• Don Peter

Product architecture failure - Story of how I made one, and looked stupid.


Product architecture is important while building applications


Friends, I would like to share an incident where I failed as a programmer.


I got my first freelance project

After my college days, I began working as a freelance developer. I got my first project from my LinkedIn network. I was in charge of developing both the mobile app, and the backend. The core feature of the app was implemented with a periodic data fetch from the server and displaying it to the user.


And the dreaded moment came knocking

A month of development work, and the application went live. We got some traction. And negative comments started appearing in the Play Store. A good number of users said they were not able to view the data !!!


Tested the app multiple times only to find out that it was working as per the expected workflow. This made us scratch our heads as feedback suggested our core feature was failing. Client started yelling at me during the project calls.


Many days of testing and in-depth analysis, we concluded that the data loss would have occurred due to some raise-condition in fetching and deleting data. The client had suggested removing the data from the server after it was consumed by the mobile app. I communicated the same to the server team and they made sure data is removed as soon as the data is retrieved by the app.


So this is what was happening. App sends a GET request to fetch data. After sending the response, the server then goes ahead and deletes the data. As per plan, yes !!! Now, if there is a network issue or any delay in receiving the response, the app sends the GET request again only to find the data is already deleted.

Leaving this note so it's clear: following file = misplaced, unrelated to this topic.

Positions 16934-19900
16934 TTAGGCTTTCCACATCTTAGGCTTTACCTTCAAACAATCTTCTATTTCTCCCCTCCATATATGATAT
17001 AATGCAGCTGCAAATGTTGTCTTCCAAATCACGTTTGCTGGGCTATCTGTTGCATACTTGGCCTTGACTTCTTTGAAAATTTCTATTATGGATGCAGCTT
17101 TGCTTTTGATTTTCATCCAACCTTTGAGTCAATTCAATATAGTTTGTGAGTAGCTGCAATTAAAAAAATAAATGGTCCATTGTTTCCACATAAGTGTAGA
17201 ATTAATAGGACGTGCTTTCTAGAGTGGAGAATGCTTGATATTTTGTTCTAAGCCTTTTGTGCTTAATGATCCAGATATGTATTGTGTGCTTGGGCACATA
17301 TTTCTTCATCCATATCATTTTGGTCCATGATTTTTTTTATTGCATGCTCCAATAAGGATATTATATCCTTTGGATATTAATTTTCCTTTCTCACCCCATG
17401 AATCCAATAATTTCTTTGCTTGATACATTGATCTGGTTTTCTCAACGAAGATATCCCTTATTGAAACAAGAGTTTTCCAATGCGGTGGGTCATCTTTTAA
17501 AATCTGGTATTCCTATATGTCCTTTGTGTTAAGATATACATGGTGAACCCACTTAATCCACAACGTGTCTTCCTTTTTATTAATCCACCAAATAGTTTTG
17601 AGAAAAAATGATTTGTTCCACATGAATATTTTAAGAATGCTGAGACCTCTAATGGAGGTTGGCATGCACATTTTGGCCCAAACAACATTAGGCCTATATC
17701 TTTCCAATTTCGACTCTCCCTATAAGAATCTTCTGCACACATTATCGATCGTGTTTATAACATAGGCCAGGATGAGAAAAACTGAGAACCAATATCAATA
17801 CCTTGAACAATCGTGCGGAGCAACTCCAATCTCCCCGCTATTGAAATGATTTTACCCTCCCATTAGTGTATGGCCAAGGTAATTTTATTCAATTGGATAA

The app lost customers, and our client dropped the project before we could fix it.


Years passed, And I became a better developer

As time progressed, I started working on multiple programming languages, read RFC specifications and got experienced on software architectural patterns. Working on different products at scale enabled me to understand the need to properly architect a product. As I began to learn more about API design, It made me rethink what actually went wrong in my project.


The first mistake that I made was not recognizing the lifecycle of data that is to be deleted. Once the app receives data from the server, the data should be deleted only after the app sends a confirmation back to the server. The second mistake was that I executed multiple tasks in a single API call. Here, a single HTTP GET call was used to fetch and delete the data at the same time. Using GET requests to delete data goes against the intention of GET in HTTP spec. The app would have functioned smoothly and data loss would not have occurred if one HTTP call was assigned to fetch the data and another call was made to delete the data.


This is just one among the many instances where poor product architecture messed up the product.


Why am I writing this post? Because I see some of the product companies rushing through product development without focusing on the architecture. Spending quality time to understand the lifecycle of data and architecting the solution accordingly helps much. As a developer it will save you from embarrassment.